Monday, July 04, 2005

Heroes and Villians

It's difficult to say at this point whether Karl Rove directly outed undercover CIA operative Valerie Plame. Newsweek's Michael Isikoff reports that "Rove's lawyer, Robert Luskin, confirmed that Rove had been interviewed by Cooper for the article. It is unclear, however, what passed between [Time Magazine reporter Mitchell Cooper] and Rove."

Whether or not Rove was among the first to out Ms. Plume, it's clear that once Novak had exposed her intelligence agency connection, Rove took action to spread the story. Again, from Isikoff: "Immediately after Novak's column appeared in July, Rove called MSNBC 'Hardball' host Chris Matthews and told him that Wilson's wife was 'fair game.'"

By which Rove meant "fair game for exposure and slander."

Fair game to discredit a CIA sponsored trip to Africa by Ms. Plame's husband--former ambassador and Bush White House critic Joseph Wilson--to investigate the administration's claim that the nation of Niger was arranging to sell uranium to Saddam Hussein.

The Team Bush assertions of a Niger-Hussein uranium connection have turned out to be false, and it's quite apparent that the powers that be were bound to use whatever means necessary--including commission of felony crimes--to ensure that Wilson's debunking of one of their prime pretexts for the invasion of Iraq got squelched.

If it turns out that Rove both leaked the info on Valerie Plame and lied about it to the special grand jury, I'll frankly be glad. His special brand of Orwellian propaganda and mass mind control is the most significant and dangerous blight on the political and cultural landscape of our nation that I have seen in my half-century of the American experience.

But more important than determining Rove's individual culpability in the Plame case is shedding light on the size and scope of the conspiracy within the administration to protect the hoax it had concocted to lead America into the invasion of Iraq.

I’m hoping that's what special prosecutor Fitzgerald is really looking to do. Funny how Fitzgerald--up to now castigated by the mainstream media for pressuring journalists to reveal their sources--may turn out to be the hero who unearthed the truth that the mainstream media itself failed to expose.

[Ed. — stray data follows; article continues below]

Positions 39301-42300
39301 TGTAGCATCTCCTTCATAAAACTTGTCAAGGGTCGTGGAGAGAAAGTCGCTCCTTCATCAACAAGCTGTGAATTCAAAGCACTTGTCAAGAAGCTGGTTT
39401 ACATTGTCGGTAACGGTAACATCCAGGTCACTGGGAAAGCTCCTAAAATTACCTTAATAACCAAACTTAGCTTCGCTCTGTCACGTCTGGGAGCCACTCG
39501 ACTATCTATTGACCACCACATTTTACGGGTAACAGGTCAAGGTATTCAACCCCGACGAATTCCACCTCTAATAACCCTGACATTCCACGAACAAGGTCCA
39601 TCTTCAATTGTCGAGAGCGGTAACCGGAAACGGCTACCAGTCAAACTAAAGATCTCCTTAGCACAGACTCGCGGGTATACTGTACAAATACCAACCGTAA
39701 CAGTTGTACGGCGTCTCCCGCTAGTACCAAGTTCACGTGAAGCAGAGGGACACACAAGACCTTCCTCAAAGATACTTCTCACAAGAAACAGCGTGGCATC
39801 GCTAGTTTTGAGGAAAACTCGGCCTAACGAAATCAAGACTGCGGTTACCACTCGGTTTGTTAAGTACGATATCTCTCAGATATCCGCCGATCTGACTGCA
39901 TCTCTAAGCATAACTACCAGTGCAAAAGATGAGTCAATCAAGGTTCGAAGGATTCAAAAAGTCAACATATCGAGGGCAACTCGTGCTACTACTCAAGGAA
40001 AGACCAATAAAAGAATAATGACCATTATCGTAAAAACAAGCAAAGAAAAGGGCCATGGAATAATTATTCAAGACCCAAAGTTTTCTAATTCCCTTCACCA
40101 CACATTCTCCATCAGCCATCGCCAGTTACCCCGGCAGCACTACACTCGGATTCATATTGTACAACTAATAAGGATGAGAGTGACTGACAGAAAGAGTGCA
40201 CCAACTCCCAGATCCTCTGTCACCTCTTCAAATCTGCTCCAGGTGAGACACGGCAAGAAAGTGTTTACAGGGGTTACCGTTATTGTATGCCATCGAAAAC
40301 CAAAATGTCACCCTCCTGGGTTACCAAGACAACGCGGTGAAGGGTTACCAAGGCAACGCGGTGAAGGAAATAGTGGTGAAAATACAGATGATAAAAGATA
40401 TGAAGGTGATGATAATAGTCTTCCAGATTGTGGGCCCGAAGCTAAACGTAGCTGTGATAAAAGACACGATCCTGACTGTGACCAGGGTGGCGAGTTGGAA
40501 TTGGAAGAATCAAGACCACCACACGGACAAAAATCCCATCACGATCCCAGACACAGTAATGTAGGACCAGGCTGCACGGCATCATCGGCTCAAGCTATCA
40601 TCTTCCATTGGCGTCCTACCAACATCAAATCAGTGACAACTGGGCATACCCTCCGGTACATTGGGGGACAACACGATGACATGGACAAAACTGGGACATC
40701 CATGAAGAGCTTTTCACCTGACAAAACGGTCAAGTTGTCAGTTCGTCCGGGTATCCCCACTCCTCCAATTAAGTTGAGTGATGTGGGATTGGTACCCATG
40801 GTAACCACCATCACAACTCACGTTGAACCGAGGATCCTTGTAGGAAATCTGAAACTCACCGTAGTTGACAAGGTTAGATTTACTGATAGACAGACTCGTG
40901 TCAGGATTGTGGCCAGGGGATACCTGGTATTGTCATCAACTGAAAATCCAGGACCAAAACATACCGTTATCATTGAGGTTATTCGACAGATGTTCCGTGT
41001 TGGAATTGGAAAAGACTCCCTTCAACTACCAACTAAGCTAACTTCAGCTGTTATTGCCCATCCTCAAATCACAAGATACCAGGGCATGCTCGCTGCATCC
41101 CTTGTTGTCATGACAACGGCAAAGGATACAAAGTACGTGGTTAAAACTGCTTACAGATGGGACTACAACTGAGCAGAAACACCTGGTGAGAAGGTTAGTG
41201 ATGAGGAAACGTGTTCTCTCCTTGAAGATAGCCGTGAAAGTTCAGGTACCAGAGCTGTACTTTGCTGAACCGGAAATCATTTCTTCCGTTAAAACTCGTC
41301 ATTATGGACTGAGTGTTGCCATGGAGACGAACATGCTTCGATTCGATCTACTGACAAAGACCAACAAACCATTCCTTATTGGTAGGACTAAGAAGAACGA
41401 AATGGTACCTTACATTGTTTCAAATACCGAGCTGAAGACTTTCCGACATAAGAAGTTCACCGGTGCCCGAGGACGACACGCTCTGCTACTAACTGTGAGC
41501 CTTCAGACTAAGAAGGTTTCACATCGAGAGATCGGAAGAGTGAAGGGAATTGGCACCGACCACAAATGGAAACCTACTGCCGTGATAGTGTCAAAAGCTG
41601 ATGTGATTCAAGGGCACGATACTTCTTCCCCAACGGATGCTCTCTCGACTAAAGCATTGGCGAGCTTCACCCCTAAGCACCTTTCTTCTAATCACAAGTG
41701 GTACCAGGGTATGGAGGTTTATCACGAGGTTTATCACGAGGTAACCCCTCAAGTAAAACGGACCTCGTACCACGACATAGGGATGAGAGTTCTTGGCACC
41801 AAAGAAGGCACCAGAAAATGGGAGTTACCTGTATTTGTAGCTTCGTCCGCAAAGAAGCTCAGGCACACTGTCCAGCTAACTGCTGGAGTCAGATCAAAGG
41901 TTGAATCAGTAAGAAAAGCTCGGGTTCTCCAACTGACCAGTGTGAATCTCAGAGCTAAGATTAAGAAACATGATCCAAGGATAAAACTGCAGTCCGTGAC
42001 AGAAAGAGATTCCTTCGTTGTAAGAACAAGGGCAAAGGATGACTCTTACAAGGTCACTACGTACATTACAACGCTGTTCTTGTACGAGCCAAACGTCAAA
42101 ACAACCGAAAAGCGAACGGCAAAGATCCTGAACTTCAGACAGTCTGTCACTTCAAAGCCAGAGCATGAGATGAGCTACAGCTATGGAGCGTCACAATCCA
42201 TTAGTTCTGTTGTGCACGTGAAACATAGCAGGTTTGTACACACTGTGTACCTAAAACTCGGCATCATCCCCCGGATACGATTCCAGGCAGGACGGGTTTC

Happy Independence Day, everybody.



  1. i was not alive when watergate happened. but now with all these dirty tricks with rove and co., i feel like i didn't miss anything.

  2. I was in high school/college when Watergate went down. The main issue was the extent to which Nixon and his staff influenced the Justice Department in the cover-up of the break in.

    What I think we're about to see is light shed on the cover up of how this admin. cooked the facts to justify the invasion of Iraq--an invasion they had clearly been planning since at least 1998.

    Stay tuned--things could get very interesting.

    Thanks for stopping by and posting.


  3. your pal, mc12:01 PM

    That may have been the main political issue for moving to impeach, however, if you go back and read the WaPo/ Woodstein original stories - or "all the president's men" - on everything those guys did, they broke so many laws even before the Watergate break-in, they all should have gone to jail for a lot longer than they did - and Nixon knew and approved all of it. They had to cover it up because if they'd come clean they'd have never seen the light of day.

    And Rove/ Lee Atwater learned at the knee of Liddy, Colson, et al. She's right, Rove and co. have perfected the Nixon goonies' tactics.

  4. Oho, I agree. Rove and Co. learned from the kings, and perfected their shenanigans to fine art.

    This generation of goons is hiding so much, I doubt we'll ever find it all out. For one thing, the media and the public can't hold it. The Exxon business is a good example. At another time, that alone would have brought calls for impeachment. Now, it's just another freak in the sideshow.

    Thanks for stopping by, pal MC. ;-)